“This is the life of a writer: you write, you read, you write, you write again, you revise, you throw everything away, you read, and you write. It is, as Flaubert has said, a dog’s life—but for some, it’s the only life worth living. So do not fear it.”

Wednesday, April 6, 2011

In Which God Pulls a Bait-and-Switch

The more time I spend in the Bible—and as a good Protestant girl, this is a must—the more questions I have. Some of them are stupid (I’m consumed with curiosity about what Jesus’ favorite food, color, and weather was). Some are slightly more worthwhile: What did Sarai think about Abram pretending she was his sister? But most are just baffling.

I'm puzzled. Get it?!
Recently I’ve been wondering which is more important: faith or deeds? Because although it is optimal to have both, it’s impossible to be thinking and doing exactly what God wants you to be thinking and doing at all times. (Forget feeling because “The heart is deceitful above all else and beyond cure. Who can understand it?” Not Me.) So, when you can’t have both right thoughts and right actions, which should you shoot for?

Yes, I can see all my fellow Protestants fervently flipping to James right now so I’ll save you the trouble. Chapter 2, starting in verse 14, James says,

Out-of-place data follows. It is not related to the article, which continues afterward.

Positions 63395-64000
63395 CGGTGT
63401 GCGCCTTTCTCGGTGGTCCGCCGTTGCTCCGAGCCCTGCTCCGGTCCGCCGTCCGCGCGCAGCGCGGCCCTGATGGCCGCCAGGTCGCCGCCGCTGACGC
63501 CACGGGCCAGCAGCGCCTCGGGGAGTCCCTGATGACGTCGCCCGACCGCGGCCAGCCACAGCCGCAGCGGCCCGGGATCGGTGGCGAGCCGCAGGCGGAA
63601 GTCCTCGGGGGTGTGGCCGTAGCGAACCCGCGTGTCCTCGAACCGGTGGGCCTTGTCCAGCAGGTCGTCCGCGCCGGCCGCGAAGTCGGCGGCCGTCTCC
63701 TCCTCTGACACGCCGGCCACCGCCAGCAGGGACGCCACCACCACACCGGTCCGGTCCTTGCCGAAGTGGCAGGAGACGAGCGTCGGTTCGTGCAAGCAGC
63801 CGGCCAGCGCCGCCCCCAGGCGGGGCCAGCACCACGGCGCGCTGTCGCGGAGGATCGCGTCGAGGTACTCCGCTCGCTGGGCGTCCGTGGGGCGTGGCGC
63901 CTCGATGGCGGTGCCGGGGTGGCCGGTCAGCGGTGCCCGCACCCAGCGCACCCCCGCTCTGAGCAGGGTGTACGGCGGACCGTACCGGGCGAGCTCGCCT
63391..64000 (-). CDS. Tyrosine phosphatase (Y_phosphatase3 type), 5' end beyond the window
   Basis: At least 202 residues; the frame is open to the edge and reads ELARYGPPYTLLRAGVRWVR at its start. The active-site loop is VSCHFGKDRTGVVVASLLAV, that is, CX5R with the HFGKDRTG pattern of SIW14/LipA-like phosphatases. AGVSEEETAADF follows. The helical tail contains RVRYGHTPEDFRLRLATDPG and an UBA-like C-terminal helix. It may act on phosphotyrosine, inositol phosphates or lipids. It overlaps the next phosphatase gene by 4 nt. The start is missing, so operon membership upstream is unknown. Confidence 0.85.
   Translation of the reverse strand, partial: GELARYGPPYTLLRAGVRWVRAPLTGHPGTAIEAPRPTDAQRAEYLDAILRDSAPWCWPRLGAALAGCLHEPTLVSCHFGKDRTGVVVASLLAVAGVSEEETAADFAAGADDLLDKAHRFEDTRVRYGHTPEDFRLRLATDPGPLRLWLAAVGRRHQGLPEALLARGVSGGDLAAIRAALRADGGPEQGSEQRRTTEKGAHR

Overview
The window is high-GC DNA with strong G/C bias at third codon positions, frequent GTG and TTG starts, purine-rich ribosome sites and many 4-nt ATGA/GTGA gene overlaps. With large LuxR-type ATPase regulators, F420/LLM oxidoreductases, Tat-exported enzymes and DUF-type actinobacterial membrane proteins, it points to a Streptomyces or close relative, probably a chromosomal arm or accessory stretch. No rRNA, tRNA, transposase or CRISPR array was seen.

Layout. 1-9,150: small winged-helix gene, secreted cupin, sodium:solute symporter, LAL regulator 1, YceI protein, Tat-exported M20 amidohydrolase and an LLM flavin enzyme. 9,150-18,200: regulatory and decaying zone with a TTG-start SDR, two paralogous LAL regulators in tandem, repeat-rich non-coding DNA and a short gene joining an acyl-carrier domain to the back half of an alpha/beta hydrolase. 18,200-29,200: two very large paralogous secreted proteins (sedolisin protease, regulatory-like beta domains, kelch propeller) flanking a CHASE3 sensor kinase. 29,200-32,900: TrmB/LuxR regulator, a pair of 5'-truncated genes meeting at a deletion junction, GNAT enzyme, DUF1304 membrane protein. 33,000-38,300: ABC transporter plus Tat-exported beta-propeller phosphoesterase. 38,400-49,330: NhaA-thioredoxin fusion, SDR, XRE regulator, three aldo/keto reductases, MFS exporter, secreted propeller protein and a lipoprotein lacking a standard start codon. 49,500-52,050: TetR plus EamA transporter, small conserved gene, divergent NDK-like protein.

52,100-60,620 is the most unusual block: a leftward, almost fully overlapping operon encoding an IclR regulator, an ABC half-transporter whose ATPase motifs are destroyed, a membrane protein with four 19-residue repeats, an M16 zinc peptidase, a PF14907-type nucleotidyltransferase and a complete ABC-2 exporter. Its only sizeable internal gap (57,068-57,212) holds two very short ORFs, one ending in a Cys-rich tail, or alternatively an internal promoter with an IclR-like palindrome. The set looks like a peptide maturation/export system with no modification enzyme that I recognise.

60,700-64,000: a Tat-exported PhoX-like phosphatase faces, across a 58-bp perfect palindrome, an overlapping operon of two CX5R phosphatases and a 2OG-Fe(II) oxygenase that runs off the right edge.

“What good is it, my brothers, if a man claims to have faith but has no deeds? Can such faith save him? ... faith by itself, if it is not accompanied by action, is dead. But someone will say, “You have faith; I have deeds.”

And I say, “Oh good. Finally God is going to explain how I’m supposed to balance my inadequacies!”

But James suddenly takes a hard left, pulling what can only be described as a classic bait-and-switch:

“Show me your faith without deeds, and I will show you my faith by what I do. You believe that there is one God. Good! Even the demons believe that, and shudder.”

Although arguably some of the greatest verses in the Bible, they say nothing about those people who place deeds ahead of faith. Stumped again. But at least I am left with promise:

If any of you lacks wisdom, you should ask God who gives generously to all without finding fault, and it will be given to you.

Seek and you will find. Knock and the door will be opened to you.